American small and medium-size companies that rely on China are scrambling to adjust their business plans in response to the escalating trade war.Traderead more
Here are the products that stand to be the most affected by China's new tariffs on $75 billion worth of U.S. goods.Marketsread more
The summit comes amid fears over a global economic slowdown, and U.S. tensions over trade allies, Iran and Russia.Politicsread more
The world's second biggest economy is past a point where it cannot ignore its enormous debt anymore, according to an analyst.China Economyread more
Trump does have some powerful tools that would not require approval from U.S. Congress.Politicsread more
Carl Medlock used to work at Tesla. Now he's one of the few people in the U.S. that can fix the company's original Roadster electric vehicles.Technologyread more
Stocks dropped after Donald Trump ordered that U.S. manufacturers find alternatives to their operations in China.US Marketsread more
As demand for lab monkeys continues to rise, U.S. scientists are reporting delays in research projects because they can't obtain enough animals, according to the National...Politicsread more
The European Union will respond in kind if the U.S. imposes tariffs on France over digital tax plan, EU chief Donald Tusk told G-7.Technologyread more
Trump said he will raise tariffs on $250 billion in Chinese goods to 30% and hike duties on another $300 billion in products to 15%.Politicsread more
China said on Saturday it strongly opposes Washington's decision to levy additional tariffs on $550 billion worth of Chinese goods and warned the United States of consequences...Politicsread more
Oil prices dipped on Tuesday as speculators took profits for a second day after big third-quarter gains, but prospects for reducing the global crude glut lent support.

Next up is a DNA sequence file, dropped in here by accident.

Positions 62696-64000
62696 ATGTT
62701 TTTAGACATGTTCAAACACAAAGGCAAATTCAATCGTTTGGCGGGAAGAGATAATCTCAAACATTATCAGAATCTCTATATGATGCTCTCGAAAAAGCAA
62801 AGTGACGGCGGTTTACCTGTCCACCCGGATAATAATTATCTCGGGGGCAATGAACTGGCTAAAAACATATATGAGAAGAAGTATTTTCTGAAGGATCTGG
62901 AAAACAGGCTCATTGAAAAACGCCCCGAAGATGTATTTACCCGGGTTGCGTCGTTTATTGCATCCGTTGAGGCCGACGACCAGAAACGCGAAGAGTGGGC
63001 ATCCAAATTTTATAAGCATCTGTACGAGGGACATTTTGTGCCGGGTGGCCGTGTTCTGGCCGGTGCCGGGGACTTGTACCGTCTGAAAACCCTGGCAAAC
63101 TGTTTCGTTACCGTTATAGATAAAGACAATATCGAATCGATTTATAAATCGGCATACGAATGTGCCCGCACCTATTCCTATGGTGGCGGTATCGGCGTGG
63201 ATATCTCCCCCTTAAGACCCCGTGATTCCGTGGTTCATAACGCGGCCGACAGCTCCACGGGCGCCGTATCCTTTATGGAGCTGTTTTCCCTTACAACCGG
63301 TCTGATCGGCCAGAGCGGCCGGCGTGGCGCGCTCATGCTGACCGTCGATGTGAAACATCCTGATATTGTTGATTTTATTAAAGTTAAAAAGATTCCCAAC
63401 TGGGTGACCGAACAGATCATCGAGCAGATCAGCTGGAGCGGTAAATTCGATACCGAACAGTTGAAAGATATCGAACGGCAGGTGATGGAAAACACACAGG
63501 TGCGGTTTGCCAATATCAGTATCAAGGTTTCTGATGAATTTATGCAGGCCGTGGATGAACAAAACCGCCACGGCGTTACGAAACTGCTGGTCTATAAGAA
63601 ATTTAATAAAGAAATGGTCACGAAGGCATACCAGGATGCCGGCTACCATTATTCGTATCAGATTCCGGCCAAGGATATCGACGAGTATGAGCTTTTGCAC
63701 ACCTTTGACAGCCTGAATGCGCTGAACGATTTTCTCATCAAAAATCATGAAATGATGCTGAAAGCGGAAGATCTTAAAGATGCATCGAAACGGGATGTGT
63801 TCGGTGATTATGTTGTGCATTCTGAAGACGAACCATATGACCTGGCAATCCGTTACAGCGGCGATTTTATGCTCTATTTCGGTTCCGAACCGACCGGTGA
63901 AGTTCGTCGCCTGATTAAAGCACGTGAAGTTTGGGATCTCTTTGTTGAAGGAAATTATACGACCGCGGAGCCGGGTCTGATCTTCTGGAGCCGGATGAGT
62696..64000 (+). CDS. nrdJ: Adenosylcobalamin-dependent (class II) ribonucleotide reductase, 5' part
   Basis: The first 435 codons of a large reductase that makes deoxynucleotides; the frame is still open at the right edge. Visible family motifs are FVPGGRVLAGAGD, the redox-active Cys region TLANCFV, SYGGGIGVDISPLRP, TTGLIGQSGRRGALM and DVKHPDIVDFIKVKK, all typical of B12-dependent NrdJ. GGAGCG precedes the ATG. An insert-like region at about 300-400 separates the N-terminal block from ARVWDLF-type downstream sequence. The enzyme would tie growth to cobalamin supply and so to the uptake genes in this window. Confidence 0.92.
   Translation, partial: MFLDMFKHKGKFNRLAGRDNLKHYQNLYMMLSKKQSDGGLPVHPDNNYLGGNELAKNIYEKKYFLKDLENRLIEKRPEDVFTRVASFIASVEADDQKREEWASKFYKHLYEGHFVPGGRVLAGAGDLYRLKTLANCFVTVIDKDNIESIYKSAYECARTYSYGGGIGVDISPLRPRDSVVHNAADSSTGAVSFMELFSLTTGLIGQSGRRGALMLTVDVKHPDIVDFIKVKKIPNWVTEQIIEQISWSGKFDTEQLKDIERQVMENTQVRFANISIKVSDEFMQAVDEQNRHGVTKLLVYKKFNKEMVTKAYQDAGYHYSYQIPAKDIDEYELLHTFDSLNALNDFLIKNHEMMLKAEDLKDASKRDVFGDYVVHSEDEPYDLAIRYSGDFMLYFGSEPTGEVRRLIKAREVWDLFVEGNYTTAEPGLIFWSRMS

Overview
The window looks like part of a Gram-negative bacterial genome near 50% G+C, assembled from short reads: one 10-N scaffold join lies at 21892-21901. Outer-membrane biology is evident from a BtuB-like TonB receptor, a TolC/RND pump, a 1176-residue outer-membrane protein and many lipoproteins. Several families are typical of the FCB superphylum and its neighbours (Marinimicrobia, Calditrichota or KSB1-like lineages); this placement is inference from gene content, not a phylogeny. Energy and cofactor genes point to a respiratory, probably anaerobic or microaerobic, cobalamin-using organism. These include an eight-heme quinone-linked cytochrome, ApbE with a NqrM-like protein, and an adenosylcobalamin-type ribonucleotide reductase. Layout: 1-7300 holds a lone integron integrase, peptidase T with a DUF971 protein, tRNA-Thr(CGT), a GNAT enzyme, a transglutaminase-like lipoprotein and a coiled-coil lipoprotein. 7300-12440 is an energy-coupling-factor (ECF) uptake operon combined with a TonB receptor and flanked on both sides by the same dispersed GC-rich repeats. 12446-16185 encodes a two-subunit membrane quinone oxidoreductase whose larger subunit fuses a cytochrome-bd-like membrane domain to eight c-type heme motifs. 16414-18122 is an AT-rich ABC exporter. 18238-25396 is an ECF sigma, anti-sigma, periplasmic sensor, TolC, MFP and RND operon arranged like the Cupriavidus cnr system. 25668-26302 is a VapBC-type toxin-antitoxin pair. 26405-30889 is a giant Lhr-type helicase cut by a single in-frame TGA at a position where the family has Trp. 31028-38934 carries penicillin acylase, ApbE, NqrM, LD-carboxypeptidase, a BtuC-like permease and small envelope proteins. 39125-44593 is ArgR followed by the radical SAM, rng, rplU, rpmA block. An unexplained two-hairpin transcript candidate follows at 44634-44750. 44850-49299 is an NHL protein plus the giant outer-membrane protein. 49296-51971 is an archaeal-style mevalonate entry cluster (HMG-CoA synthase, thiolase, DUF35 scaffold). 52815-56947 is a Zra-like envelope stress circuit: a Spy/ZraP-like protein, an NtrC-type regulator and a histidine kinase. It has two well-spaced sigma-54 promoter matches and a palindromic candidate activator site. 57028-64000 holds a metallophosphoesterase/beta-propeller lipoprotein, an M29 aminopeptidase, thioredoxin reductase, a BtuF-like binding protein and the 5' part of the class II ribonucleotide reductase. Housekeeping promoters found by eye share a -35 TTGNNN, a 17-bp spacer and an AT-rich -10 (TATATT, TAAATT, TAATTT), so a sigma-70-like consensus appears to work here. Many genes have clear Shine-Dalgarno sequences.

U.S. crude futures ended Tuesday's session down 16 cents at $50.42. The contract sank more than 2 percent in the previous session.
December Brent crude futures were down 24 cents at $55.88 a barrel at 2:26 p.m. ET (1826 GMT), having lost almost 2.5 percent on Monday.
Brent notched up a third-quarter gain of about 20 percent, the biggest increase for that quarter since 2004, and traded as high as $59.49 last week, but has since fallen about 6 percent.
Money managers have pushed their bullish bets on the Brent crude market to a record high in the last week, encouraged by signs of rebalancing between supply and demand.
But when positioning becomes too stretched, this can lead to abrupt shifts in the price.
"It's always problematic when you have this amount of speculative length in the market," Petromatrix strategist Olivier Jakob said.
"The price action ... for me is all about positions and potentially profit-taking on some of those speculative positions."
Oil briefly rose on Tuesday following comments from OPEC Secretary-General Mohammad Barkindo that compliance with the oil output cut deal between OPEC and non-OPEC nations is extremely high. He added that the global oil cartel was looking forward to strengthening its cooperation with Russia.
Last week prices rose on tension in Iraqi Kurdistan after the region's independence vote, with Turkey threatening to close a pipeline that brings oil from the region in northern Iraq to the Mediterranean. Turkey has not carried out the threat.
The recent rally had also been driven by signs that a three-year crude glut is easing, helped by a production-cutting deal among global producers led by OPEC.
However, Middle Eastern oil producers are concerned the price rise will stir U.S. shale producers into more drilling and push prices lower again. Key OPEC producers consider a price above $60 as encouraging too much shale output.
"Any time we get above 50 dollars a barrel drilling starts to ramp up, and thats going to bring the price of oil back down again," said Mark Watkins, regional investment manager at U.S. Bank.
He also noted that the summer driving season has come to an end, pushing down demand as autumn begins.
"Tomorrow's report well have to look at that data," he said, referring to the Energy Information Administration's closely watched weekly crude market report.
In the last 25 years, U.S. crude generated an average return of -7.5 percent and traded positive 40 percent of the time in the fourth quarter, according to a CNBC study using hedge fund analytics tool Kensho.
Offering a small boost was the expected drop in supply next month of the four largest North Sea crude grades that underpin the dated Brent benchmark.
— CNBC's Tom DiChristopher contributed to this report.
Disclosure: NBCUniversal, parent of CNBC, is a minority investor in Kensho.